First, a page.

Another example from the digital grasping economy, avarice powered by algorithm, personalized again, on WhiteManistan Vacation, one of my satirical bits on YouTube. With rotating Google overlay ads slapped on it because I used 30 seconds of low-resolution tv trailers for the new and old Hawaii Five O programs, the latter which hasn’t been in production for decades with most of its actors long dead.
And in the doing, illustrating how Google, with corporate America, uses its alleged innovation to chisel even the most lowly slivers of value from anyone, anytime, anywhere when they use one of its platforms.
A big 287 views. Do you think they’re getting just the right amount of blood from the stones?
Coincidentally, I’ve taken reader anon’s advice and started using DuckDuckGo.
Note: One cannot entirely escape the grasp and grift of the corporate dictatorship even there.
On a simple search for “Dick Destiny,” a return comes with an embedded ad for my thirty-year old record. Drill down for it on Amazon, another company with which I refuse to do business (for many intelligent reasons described here), and see that two copies are for sale by vendors. One for 22 USD, another for over sixty. The latter is at Play It Again Records in Bethlehem, PA, just a block or two from Lehigh and the first record store I stocked with it back in 1985.
This week’s personalized joke from the digital sharing economy came to me courtesy of Google and Price Waterhouse Cooper.
Years ago I was partially sold hoodwinked into putting Google AdSense into my blog posts at GlobalSecurity.Org. For the sake of revenue sharing.
I started sometime in 2009 and quickly discovered the ads were the Internet’s dog shit, or worse, low level nuclear waste.
At different times they hawked military challenge coins — cheap badges for military men and hanger-ons with less brains than 99 cent cans of minced clams. Ammo boxes. Water storage containers for those convinced the end of civilization was nigh. Fake degrees in intelligence work peddled by schools that exist only as post office boxes in a strip mall. Ads for what appeared to be a prostitution ring specializing in Chinese women. Police training, in 2011. (How to shoot African Americans and the miscellaneous poor, I presume.) Ads for offshoring American manufacturing jobs to the Baja and harmonica lessons.
Nobody in my audience, and I did have one, would click on such things. I came to think, too, that only people with something seriously wrong inside would. And now that’s old news. We’re well into an era of giant, nuisance, multi-media scripting ads that chase you around the web, hog your resources, try to hijack your browsing for the benefit of corporate America, make websites unusable, spy on you, and frequently deliver viruses and extortion software as a bonus.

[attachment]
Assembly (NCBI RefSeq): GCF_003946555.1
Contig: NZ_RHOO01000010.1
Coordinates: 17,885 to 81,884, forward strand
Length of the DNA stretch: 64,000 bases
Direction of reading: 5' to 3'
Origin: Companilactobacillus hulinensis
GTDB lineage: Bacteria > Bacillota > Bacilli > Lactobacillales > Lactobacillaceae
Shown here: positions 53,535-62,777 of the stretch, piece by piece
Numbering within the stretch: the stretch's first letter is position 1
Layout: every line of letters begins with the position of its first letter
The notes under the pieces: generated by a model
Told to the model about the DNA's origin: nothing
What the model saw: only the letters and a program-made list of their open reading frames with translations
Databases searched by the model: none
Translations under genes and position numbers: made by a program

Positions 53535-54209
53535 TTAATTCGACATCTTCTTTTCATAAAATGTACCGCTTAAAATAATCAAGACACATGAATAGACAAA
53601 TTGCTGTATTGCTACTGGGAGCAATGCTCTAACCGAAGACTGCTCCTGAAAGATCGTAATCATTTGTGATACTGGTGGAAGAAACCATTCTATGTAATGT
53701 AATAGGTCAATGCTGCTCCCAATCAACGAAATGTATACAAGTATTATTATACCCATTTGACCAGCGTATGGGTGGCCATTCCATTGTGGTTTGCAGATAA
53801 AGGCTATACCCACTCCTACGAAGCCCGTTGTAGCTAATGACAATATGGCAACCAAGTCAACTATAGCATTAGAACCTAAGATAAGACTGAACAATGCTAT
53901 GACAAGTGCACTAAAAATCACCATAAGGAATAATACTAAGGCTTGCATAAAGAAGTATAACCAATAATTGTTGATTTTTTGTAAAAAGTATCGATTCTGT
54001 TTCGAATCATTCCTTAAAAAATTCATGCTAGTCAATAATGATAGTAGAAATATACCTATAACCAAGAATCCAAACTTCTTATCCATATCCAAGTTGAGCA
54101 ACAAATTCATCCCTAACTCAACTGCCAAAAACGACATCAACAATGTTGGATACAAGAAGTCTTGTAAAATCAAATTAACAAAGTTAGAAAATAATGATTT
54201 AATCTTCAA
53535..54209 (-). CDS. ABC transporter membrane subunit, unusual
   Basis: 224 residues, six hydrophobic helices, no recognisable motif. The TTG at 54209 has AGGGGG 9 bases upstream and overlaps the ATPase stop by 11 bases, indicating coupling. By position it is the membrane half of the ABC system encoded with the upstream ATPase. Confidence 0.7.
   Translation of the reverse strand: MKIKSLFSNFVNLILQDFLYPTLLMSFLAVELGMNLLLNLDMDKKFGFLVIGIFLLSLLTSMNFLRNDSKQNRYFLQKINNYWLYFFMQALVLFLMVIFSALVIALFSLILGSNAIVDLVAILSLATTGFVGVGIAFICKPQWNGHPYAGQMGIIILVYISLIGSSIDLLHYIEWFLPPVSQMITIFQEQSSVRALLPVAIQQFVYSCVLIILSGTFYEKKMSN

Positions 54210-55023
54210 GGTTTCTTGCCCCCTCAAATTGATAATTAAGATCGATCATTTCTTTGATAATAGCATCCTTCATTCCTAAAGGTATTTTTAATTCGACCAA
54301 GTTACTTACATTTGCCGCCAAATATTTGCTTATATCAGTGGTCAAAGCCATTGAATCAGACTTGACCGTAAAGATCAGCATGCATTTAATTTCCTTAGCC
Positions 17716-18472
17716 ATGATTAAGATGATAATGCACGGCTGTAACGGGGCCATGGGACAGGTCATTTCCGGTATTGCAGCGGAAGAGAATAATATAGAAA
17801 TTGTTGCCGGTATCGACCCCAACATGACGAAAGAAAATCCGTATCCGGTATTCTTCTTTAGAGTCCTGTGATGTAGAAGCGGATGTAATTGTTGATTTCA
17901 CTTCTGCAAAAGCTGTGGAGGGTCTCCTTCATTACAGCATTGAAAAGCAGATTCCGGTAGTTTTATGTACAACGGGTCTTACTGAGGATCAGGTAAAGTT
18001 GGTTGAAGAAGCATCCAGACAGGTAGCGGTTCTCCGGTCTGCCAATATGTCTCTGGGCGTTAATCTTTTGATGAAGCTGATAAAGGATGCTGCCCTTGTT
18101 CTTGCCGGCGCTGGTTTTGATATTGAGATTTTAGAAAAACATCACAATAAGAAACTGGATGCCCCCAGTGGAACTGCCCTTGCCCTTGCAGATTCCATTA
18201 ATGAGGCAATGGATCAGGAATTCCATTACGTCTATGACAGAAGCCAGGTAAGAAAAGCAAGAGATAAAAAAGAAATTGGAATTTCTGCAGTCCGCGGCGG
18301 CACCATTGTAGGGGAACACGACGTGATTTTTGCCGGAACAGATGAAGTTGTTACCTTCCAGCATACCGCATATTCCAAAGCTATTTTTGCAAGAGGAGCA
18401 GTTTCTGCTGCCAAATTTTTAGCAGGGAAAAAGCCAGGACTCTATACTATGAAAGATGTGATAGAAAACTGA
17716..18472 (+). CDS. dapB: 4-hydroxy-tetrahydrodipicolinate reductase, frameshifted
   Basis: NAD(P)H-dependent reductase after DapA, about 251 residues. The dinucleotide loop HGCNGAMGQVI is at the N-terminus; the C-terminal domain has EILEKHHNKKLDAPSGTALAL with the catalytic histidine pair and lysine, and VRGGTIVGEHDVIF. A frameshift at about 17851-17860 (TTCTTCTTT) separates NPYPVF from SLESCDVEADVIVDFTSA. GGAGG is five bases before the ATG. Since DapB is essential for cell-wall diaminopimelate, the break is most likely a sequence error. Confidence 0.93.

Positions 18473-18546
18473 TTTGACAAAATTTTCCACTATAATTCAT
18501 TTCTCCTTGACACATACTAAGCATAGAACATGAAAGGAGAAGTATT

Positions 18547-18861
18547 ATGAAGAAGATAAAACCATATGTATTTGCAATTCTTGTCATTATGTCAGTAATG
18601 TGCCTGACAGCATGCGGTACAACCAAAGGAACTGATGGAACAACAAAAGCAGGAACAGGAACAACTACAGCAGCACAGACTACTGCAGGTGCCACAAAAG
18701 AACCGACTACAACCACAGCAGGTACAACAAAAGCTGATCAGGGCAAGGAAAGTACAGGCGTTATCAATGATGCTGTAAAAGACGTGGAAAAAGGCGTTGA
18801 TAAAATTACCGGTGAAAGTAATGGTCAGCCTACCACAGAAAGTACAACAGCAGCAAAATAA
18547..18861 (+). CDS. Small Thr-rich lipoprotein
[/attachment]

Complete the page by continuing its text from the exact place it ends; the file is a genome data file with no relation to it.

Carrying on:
I stopped paying attention to the Google AdSense account in 2011.
In practice, “revenue sharing” with anything Google means Google gets all the share.
That’s because AdSense, as a model, makes no sense for individual writers. Even if they plaster it all over their pages.
The ads are always woefully inappropriate. The algorithm that chooses them is dumber than dirt. And the click throughput is marginal to non-existent.
Now, if you exist everywhere all over the globe, as Google does, it works. For everyone else, it’s just giving Google free space.
I wouldn’t have actually looked at this closely — in the back of my mind the little voice always said it was a scheme of trash — if the Adsense things hadn’t suddenly stopped running on the SITREP posts.
This was because Google halts them if it decides you need to update your tax information.
When I looked at the problem on my Google dashboard, this is what I discovered.
Google doesn’t pay until a $100 threshold is reached. However, long before that milestone, it will summarily badger you to keep updating your settings with verifications of phone numbers, personal identification numbers and additional tax filing information.
Anyway, in 18 months of SITREP contributions, AdSense had earned me a big $15.00.
At the rate AdSense was making money for me, it’d be a mere seven years before Google cut my first check. Laughable and worthless don’t even begin to encompass it.
This week, in the mail, a letter from Price Waterhouse, commissioned by Google, to service all their AdSense accounts with money in them, cash that is about to go into escheat to the state because it hasn’t been claimed.
PWC informed that Google had accumulated 90 dollars in AdSense revenue. But that the threshold for cutting a check was 100 dollars, which made my original estimate about never being paid almost spot on.
I could have this money, PWC said, if I checked the box on the return letter saying that I was the owner and, in addition, logged into my AdSense account to close it.
How many people do you think recall the passwords and credentials accounts they haven’t used in almost half a decade? How many, do ya think, even have the same computer?
Did you know Google Alphabet has a company named Calico? It’s going to find the cure for old age, cancer and neuro-degenerative diseases. With less senior scientists than you’d find in one of the departments at a big university.
Unintentionally shown, in two minutes on the nightly news.
1. Made in America, in this context meaning generally priced out of reach of the Americans Leo Fender originally aimed his guitars and amps at. Extra points off: Leo Fender is dead and spent his last years working a company, G&L/Music Man, in competition with Fender.